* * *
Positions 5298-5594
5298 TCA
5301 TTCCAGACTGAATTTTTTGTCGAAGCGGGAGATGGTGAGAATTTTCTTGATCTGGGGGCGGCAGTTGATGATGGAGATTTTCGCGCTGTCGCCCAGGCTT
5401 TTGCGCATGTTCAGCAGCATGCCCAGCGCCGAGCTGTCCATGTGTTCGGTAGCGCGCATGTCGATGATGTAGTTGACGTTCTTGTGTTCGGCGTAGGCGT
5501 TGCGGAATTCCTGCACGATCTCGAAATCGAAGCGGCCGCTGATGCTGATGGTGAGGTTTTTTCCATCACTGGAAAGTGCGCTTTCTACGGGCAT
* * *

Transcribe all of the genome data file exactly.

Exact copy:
Positions 5298-5594
5298 TCA
5301 TTCCAGACTGAATTTTTTGTCGAAGCGGGAGATGGTGAGAATTTTCTTGATCTGGGGGCGGCAGTTGATGATGGAGATTTTCGCGCTGTCGCCCAGGCTT
5401 TTGCGCATGTTCAGCAGCATGCCCAGCGCCGAGCTGTCCATGTGTTCGGTAGCGCGCATGTCGATGATGTAGTTGACGTTCTTGTGTTCGGCGTAGGCGT
5501 TGCGGAATTCCTGCACGATCTCGAAATCGAAGCGGCCGCTGATGCTGATGGTGAGGTTTTTTCCATCACTGGAAAGTGCGCTTTCTACGGGCAT